1 University of Passau, Germany
DiscussionHardly any area of EU policy is as controversially discussed as the EU's external relations. The internal as well as the external perception of the EU as actor in International Relations differ considerably. These differing assessments of the EU’s role in foreign policy are primarily due to diverging basic assumptions about foreign and security policy. On the one hand, foreign policy can be viewed from a geostrategic perspective; on the other hand, it can be seen from the perspective of reshaping the foreign policy environment on the basis of values and norms.
If a policy based on values and norms leads to changes, these can be perceived by third parties as a geostrategic threat. Or to put it another way: a foreign policy based on norms and values can become a geostrategic challenge. This problem has been insufficiently explored in the literature so far.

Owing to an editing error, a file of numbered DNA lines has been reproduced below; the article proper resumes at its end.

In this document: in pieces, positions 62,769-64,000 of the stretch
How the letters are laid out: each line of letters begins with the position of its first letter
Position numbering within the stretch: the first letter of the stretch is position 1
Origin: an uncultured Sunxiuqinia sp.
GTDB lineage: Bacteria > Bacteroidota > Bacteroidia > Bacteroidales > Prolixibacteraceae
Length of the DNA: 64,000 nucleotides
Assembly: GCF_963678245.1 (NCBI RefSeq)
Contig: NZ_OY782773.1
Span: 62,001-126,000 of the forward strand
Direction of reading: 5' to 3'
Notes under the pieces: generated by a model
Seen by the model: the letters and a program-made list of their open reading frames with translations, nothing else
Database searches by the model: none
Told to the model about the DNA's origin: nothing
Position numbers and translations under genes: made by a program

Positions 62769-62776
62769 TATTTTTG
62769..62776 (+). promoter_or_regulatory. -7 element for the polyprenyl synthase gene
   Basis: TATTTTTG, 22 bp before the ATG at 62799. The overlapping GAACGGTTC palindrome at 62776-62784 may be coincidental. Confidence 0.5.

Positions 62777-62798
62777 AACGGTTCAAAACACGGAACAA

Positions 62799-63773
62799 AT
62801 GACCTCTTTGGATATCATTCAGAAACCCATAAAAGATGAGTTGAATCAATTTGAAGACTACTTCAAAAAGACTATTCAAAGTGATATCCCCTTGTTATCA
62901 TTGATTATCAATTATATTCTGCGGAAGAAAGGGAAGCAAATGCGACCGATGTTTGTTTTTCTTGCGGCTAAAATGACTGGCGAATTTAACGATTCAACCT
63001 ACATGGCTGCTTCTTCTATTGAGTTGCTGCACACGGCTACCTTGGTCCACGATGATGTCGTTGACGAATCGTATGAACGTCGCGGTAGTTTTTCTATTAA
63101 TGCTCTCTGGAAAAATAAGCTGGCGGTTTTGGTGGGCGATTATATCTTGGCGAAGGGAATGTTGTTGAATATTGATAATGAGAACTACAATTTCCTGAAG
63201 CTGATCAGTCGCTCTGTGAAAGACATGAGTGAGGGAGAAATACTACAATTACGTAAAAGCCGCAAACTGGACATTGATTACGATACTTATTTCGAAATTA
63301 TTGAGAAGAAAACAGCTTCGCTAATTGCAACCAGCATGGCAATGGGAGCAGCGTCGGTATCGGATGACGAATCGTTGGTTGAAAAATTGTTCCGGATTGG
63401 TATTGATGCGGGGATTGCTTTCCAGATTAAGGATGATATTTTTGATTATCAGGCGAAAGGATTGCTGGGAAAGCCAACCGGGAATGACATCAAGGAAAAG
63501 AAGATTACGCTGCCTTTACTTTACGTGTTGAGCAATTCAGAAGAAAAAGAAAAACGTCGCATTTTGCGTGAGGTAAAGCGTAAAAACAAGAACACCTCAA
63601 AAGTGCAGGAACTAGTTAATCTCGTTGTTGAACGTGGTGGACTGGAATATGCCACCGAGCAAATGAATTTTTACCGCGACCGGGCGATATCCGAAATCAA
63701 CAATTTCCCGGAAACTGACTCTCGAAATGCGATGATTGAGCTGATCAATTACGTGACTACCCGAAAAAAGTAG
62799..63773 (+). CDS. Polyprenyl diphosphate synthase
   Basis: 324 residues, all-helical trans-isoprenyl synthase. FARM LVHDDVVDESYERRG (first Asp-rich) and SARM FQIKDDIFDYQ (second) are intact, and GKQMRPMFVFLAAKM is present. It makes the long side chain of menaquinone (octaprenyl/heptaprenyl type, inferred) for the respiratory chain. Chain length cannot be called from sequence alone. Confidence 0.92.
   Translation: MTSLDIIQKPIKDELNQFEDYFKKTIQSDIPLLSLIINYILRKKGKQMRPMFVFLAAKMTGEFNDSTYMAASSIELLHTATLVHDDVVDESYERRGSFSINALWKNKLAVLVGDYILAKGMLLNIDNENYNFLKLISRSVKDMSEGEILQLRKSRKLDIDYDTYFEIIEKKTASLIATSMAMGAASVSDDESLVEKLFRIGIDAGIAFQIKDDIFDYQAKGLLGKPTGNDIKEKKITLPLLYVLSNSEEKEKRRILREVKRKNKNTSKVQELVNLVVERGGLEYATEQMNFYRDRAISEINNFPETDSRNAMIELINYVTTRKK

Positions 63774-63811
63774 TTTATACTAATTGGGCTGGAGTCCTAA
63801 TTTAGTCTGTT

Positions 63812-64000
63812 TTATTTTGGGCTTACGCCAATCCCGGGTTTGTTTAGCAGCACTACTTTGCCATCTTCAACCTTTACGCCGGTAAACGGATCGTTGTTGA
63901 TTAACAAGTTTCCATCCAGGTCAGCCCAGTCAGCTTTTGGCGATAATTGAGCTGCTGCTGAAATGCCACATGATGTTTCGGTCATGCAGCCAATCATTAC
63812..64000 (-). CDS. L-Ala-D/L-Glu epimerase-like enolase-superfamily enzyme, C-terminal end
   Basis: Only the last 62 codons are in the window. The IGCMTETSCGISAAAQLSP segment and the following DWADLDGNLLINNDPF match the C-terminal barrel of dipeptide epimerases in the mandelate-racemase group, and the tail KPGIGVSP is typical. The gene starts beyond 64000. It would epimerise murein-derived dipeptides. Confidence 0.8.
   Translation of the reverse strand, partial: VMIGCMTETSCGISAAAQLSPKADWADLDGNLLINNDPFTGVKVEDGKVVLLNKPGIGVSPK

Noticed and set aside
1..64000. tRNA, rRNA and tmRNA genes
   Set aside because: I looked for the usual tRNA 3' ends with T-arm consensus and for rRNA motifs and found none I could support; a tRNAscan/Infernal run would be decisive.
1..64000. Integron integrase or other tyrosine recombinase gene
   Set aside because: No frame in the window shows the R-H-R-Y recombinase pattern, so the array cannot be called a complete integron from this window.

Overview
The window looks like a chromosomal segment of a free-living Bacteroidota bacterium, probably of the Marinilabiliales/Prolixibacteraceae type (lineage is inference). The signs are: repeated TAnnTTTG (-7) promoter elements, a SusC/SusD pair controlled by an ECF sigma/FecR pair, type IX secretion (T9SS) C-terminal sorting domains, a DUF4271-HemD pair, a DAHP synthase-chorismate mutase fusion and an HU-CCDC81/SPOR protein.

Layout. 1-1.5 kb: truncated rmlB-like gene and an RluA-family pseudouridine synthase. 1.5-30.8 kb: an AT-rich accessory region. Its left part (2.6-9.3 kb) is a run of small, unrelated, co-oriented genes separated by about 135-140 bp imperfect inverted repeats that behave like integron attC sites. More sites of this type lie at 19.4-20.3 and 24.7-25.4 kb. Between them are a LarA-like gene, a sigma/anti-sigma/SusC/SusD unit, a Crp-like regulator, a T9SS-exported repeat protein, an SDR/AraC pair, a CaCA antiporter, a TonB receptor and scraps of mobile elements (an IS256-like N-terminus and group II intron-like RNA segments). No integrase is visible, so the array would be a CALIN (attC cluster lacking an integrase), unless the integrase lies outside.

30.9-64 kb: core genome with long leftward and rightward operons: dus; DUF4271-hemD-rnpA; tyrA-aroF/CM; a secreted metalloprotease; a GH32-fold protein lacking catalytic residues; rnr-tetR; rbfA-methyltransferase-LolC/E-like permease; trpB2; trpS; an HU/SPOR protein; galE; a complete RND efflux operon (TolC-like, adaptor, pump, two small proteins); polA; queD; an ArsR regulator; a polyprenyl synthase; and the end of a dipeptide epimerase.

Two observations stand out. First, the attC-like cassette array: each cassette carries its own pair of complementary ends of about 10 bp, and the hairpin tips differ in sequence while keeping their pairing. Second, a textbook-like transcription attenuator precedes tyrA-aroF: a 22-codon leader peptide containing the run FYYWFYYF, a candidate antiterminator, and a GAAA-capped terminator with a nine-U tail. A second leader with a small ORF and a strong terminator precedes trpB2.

This paper focuses on this research question. First, I explain the terms civil power and normative power, which are used in the academic debate as central to a foreign policy oriented towards norms and values. Against this background, I trace the relations between the EU and Ukraine up to 2014. In a first step, the longer-term policy of Ukraine's r